Over the past several years, guided pathways reform has been embraced by community colleges nationwide, and elements of the model have begun to spread to four-year institutions. In the absence of structured pathways, students may struggle with a “cafeteria model” that leads to their having too many options and too little information about alternatives. A lack of clear road maps can result in students deferring important milestones, such as declaring a major, which further derails educational attainment.
Aimee Belanger-Haas July 2019
Volume: 32 Issue: 7
Count all 275
Nearly a decade after completion surpassed access as the primary goal of community colleges, completion statistics for community colleges are still not encouraging. Three years after enrolling, only 32 percent of first-time, full-time community college students have graduated with an associate degree or certificate (National Center for Education Statistics, 2019). At the same time, state budgets have become more restricted, and state lawmakers are carefully considering how to allocate their limited funds to higher education (Miao, 2012).
Stephen Lancaster June 2019
Volume: 32 Issue: 6
Count all 377
At Central Piedmont Community College (CPCC), Student Affairs professionals have always played an integral role in the development of students, providing an authentic learning experience outside of the classroom leading to student success. They are recognized for helping students to learn in real-life settings and to reflect on the meaning of what has been learned in the context of their own lives.
Cynthia Wilson May 2019
Volume: 32 Issue: 5
Count all 353
First lines of articles are supposed to be inducements to keep reading, but at the risk of losing you right away, here’s an up-front admission: You’ve probably heard or read all this before. It’s an old trick for grabbing the reader’s attention, but it’s also true. In presentations to and conversations with community college leaders, “I’ve heard all this before” has been a frequent response to findings from the League’s Faculty Voices Project.
Eugene Giovannini April 2019
Volume: 32 Issue: 4
Count all 274
Entrepreneurial ecosystems that innovate and thrive can only excel when we as community college leaders leverage assets in new and creative ways and structure strong support systems to help such ideas flourish. Wearing the entrepreneurial hat enables you to be imaginative, original, innovative, and even a little outlandish – all in the noble pursuit of finding better and more efficient ways to craft new solutions. And, these are not just solutions you need today, but a year, three years, or a decade in the future.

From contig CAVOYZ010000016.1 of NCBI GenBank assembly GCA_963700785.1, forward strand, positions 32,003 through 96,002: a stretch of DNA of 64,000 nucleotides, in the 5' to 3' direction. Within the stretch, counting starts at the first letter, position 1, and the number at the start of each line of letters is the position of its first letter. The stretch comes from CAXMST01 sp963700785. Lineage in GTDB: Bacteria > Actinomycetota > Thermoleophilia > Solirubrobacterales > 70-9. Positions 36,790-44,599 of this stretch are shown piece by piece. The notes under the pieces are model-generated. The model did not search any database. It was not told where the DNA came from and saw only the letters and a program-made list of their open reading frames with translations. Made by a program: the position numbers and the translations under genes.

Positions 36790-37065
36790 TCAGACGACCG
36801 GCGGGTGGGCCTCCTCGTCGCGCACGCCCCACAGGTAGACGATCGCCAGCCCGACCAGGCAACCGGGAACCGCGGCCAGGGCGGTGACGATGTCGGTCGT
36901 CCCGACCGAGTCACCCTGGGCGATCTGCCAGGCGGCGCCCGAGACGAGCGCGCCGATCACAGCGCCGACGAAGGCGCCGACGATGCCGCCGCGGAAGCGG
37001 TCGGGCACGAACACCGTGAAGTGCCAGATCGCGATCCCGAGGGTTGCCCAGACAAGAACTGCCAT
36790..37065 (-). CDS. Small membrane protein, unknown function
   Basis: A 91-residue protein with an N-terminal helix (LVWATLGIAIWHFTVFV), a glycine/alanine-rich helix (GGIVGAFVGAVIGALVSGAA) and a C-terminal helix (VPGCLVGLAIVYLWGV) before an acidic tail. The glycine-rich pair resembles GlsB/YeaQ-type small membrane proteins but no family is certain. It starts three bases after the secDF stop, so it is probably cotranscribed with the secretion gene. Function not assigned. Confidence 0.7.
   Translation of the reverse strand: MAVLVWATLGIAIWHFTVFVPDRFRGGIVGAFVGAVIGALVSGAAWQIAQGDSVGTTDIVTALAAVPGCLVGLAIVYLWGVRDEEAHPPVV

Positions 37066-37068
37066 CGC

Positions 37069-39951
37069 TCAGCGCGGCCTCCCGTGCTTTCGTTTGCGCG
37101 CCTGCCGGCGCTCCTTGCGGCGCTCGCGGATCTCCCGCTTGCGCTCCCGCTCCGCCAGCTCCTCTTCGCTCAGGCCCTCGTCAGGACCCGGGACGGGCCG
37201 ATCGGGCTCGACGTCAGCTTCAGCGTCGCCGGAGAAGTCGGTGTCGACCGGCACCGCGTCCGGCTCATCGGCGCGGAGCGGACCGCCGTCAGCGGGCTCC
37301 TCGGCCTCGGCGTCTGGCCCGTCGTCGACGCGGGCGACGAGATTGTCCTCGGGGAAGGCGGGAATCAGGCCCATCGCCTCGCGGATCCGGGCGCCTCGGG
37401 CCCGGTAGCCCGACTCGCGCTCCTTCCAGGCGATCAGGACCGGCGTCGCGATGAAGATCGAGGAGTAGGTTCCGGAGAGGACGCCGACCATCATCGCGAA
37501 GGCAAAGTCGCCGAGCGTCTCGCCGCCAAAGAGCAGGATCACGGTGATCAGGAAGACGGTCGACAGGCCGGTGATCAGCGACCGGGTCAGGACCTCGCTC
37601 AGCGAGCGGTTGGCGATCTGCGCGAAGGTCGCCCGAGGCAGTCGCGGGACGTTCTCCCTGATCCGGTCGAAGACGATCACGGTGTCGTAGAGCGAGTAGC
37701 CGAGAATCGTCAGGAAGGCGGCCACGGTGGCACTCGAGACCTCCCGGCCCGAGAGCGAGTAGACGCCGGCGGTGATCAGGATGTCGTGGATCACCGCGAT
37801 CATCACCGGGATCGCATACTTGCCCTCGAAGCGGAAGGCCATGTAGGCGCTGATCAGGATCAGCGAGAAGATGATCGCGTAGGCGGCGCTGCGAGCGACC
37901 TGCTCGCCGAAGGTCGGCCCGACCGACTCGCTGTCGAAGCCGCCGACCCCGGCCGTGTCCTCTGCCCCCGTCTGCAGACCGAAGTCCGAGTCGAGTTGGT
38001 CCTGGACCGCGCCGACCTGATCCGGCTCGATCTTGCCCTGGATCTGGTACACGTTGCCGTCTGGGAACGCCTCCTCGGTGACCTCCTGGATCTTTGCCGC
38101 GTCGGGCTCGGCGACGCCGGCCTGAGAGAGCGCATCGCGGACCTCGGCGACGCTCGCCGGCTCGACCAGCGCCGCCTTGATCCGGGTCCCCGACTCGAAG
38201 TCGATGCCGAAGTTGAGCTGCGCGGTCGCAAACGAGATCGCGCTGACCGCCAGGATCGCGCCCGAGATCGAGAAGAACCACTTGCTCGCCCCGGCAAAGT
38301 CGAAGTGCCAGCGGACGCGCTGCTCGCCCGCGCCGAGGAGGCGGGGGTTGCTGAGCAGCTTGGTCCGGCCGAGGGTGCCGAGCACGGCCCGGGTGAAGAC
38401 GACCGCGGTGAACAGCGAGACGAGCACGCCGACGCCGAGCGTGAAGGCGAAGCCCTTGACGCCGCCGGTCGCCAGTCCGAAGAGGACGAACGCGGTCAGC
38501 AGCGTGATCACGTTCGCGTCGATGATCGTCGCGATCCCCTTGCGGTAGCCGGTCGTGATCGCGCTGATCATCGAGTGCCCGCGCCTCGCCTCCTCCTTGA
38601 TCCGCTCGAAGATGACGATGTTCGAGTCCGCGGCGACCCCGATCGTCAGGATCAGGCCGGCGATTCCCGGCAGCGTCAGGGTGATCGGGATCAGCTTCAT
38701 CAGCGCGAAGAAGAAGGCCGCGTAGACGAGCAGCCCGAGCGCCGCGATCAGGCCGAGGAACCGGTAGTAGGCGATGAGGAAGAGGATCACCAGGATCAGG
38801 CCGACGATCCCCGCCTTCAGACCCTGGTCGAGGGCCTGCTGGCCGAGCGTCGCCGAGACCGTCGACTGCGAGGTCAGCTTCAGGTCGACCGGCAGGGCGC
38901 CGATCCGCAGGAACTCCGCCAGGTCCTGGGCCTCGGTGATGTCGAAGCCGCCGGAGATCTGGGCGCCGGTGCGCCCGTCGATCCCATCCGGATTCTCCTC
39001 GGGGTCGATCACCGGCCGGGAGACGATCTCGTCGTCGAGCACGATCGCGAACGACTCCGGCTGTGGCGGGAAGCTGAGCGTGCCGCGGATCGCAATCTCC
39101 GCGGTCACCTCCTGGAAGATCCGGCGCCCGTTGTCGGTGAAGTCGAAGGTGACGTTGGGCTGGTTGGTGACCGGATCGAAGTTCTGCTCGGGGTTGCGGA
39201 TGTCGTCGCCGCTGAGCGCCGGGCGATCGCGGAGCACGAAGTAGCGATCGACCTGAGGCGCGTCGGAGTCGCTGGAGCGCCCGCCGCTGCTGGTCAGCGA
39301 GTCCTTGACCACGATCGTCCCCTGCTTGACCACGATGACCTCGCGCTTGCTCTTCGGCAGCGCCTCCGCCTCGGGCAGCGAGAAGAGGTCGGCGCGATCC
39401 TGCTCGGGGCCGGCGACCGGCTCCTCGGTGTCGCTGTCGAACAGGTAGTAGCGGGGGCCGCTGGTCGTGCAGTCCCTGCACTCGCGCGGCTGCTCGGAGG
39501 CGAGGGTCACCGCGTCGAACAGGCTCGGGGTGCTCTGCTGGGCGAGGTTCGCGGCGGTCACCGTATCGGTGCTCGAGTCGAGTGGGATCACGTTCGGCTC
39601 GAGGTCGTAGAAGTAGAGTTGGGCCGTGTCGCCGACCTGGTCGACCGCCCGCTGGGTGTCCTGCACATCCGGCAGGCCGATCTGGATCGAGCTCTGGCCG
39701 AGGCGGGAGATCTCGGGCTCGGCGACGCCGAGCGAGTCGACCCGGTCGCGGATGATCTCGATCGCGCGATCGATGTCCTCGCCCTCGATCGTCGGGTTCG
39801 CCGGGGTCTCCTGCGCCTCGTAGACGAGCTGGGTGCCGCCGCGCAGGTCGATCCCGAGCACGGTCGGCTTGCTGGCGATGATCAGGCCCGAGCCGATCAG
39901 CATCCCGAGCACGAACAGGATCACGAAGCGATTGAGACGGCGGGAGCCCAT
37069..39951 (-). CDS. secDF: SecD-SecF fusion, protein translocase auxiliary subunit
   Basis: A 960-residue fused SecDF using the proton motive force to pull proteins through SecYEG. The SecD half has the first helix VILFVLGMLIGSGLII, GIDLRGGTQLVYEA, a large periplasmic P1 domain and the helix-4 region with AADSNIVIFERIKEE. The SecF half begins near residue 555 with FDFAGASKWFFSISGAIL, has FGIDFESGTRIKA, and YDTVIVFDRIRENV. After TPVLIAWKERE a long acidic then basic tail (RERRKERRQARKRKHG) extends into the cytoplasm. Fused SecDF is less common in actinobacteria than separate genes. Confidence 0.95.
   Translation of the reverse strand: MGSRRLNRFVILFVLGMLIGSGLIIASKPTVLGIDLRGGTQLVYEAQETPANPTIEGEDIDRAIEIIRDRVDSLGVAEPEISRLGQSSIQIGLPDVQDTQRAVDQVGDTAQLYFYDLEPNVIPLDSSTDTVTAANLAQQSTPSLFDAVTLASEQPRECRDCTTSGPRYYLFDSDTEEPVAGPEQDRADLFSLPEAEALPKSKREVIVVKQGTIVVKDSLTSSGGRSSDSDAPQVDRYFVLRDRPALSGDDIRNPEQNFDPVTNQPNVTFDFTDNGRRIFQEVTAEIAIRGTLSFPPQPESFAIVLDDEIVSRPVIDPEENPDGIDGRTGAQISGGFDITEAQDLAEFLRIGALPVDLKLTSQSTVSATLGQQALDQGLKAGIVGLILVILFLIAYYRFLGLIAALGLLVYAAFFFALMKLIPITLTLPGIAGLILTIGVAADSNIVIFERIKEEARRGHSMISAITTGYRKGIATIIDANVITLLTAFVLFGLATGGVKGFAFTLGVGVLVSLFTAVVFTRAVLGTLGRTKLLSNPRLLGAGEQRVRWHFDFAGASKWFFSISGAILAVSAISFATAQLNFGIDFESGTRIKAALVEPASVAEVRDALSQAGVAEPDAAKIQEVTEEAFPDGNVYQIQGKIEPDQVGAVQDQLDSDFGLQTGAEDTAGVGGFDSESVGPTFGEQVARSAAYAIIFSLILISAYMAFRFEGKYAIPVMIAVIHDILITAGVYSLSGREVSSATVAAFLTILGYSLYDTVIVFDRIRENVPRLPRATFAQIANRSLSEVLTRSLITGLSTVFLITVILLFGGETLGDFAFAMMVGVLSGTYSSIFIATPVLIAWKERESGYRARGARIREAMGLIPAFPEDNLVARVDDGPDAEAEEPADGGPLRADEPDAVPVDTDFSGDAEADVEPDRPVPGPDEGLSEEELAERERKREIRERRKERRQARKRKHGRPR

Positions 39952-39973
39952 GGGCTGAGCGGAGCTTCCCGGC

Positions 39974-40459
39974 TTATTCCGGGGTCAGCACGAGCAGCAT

Randy Weber March 2019
Volume: 32 Issue: 3
Count all 411
Today’s community college landscape is evolving, and change seems to be a constant—particularly at institutions embracing innovation as part of their culture. That is why it is imperative for all community college leaders to be mindful about how their teams handle the change required to remain relevant in the postsecondary sector. For each of us to successfully execute our unique missions, we must lead with focus toward an end goal.
Georgetown University Center on Education and the Workforce February 2019
Volume: 32 Issue: 2
Count all 237
Women are going to college and graduating in greater numbers than men. They are also increasingly pursuing high-paying majors in STEM and business. Yet, women still make just 81 cents for every dollar earned by men, according to new analysis from the Georgetown Center on Education and the Workforce (Georgetown Center).
Mia Ocean, Jeffrey A. McLaughlin, and Jacqueline Hodes January 2019
Volume: 32 Issue: 1
Count all 267
Community colleges often do not command the respect they deserve in comparison to other higher education institutions. Although they serve a wide range of students—including those with the least political, social, and financial capital—they are not able to rely upon sizeable endowments to support or publicize their important work. Community colleges provide unique educational opportunities, and they create a home for those who are finding their academic and professional paths.